"Composed by human, played by physical robots." Frankly, Electromancy's is one of the more intriguing elevator pitches that has slid across my desk here at Ye Olde Sleeping Village Industries. Besides piquing curiosity in regards to the actual sound of the purported experimental black/death metal, the notion of robots playing music raises a lot of questions on a practical level. As it turns out, this is no mere gimmick: composer Satyra was diagnosed with Lyme disease in 2018, which made playing instruments an impossibility. As such, they spent two years designing robots specifically for the task at hand: playing the music.
Given the potential complexity in ability, Electromancy is able to do things that human instrumentalists are not. That alone presents a very existing avenue for exploration, and on "The Spark," the track (and accompanying video) that we are pleased to present here today, a taste of that potential experimentation and oddity is on full display. However, before we scare you away with our ramblings, we recommend giving "The Spark" a watch and listen below. See those robots in action!
Here's a rare occurrence 'round these parts: a music video premiere. And a 22 minute video at that! We don't just clean the cobwebs out of our decrepit theatre for anyone, however, so rest assured knowing that the spectacle before ye is well worth your while.
The track and video in question forms the entirety of Side B of Live Improvisations Vol. 1, the forthcoming, well, improvisational release from French anonymous genre-bending and convention-eschewing collective Non Serviam, out May 1st on the (always stellar) Trepanation Recordings. If you're already familiar with Non Serviam's prior work, "Improvisation 2. Take 1. Ce Qui Dure" doesn't stray too far from what you may be expecting. The whole affair is wrapped up in a distantly baroque swaddle, but the telltale hints of post-metal by way of doom by way of industrial by way of avant-garde are as present and impactful as always. The video itself features a series of seemingly disassociated locations and events--not a narrative per se, so much as juxtapositions that mirror the overall spirit and emotion of the particular moment.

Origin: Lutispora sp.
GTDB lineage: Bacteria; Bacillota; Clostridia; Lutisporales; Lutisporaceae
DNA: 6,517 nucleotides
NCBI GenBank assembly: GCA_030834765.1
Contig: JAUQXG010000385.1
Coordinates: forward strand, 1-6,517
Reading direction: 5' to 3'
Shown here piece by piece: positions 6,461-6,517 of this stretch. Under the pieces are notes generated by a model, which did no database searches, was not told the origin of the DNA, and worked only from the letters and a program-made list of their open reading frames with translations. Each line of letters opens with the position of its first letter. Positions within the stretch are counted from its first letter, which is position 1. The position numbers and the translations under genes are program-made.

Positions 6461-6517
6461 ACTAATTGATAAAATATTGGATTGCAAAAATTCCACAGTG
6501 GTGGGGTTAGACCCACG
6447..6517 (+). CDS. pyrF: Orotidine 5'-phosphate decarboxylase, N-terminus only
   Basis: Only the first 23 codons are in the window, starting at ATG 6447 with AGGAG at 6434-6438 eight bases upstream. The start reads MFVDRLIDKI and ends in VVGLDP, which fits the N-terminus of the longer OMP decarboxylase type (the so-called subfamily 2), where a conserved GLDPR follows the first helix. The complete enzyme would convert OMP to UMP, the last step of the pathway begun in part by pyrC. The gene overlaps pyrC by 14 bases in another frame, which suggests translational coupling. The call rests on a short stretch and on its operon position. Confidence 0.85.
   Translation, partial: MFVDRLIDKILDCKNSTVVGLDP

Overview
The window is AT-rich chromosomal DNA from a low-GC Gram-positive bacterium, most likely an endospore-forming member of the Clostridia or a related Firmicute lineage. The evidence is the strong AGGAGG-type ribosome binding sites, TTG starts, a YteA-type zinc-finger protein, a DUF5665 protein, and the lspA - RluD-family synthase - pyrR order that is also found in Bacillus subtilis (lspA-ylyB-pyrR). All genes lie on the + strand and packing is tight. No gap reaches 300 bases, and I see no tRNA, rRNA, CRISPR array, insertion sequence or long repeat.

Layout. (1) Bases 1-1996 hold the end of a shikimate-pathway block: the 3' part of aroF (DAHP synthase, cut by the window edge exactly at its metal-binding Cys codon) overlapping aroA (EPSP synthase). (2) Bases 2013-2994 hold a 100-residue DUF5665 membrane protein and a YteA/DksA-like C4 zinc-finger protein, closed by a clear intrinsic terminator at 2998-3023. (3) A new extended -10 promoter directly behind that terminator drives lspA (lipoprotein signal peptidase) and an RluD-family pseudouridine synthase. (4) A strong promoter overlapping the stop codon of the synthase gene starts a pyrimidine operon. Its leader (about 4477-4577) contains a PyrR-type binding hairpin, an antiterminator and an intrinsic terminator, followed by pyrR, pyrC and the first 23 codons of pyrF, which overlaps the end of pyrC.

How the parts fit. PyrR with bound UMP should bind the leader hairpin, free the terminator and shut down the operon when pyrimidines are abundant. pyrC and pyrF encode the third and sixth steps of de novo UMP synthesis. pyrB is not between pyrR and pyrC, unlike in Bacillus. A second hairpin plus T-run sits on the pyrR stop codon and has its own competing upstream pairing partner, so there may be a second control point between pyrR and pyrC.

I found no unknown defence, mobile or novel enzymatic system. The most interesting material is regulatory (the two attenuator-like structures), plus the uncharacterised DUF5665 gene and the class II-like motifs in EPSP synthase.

But! Before I scare you away with my ramblings, we slumbering scribes highly recommend that you fire up "Improvisation 2. Take 1. Ce Qui Dure" post-haste. As always, we'll meet you on the other side.
Moonlow presents “apocalyptic noise poetry," and if that particular combination of descriptors wasn't what you were expecting to encounter today, join the club. This one-person artist in question writes music for fans of Current 93, Laurie Anderson, Crowhurst, A Forest of Stars, and Brian Eno--which, frankly, is an odd enough roster that an actual template isn't exactly apparent. The instrumentation is equal parts harsh and tranquil--a peaceful mediation routinely and unexpectedly beset by paralysis demons. The lyrics are spoken, whispered, and guttural fried with alternately tranquil and chaotic abandon. It's ritualistic, and enchanting, and....kind of scary. In a word: this is delightfully weird stuff.
Moonlow is the veritable poster-child of musical invention. Who Are You? is a strange and grand album, and "Day 3 (You Diminish Me)" is a prime representation of what lurks within. As such, the track before ye--and Who Are You? as a whole--is a wholly indescribable experience. Without further ado, then: listen for yourself!
While we Villagefolk are all-too-oft content to snooze whilst wrapped in the suffocating embrace of music's more extreme edges, a little diversification in the genre department can go a long way. I, for one, am a big fan of the murky and ill-defined worlds of dark ambient and experimental electronic--particularly when the artist in question plays with expectations in a, well, unexpected fashion.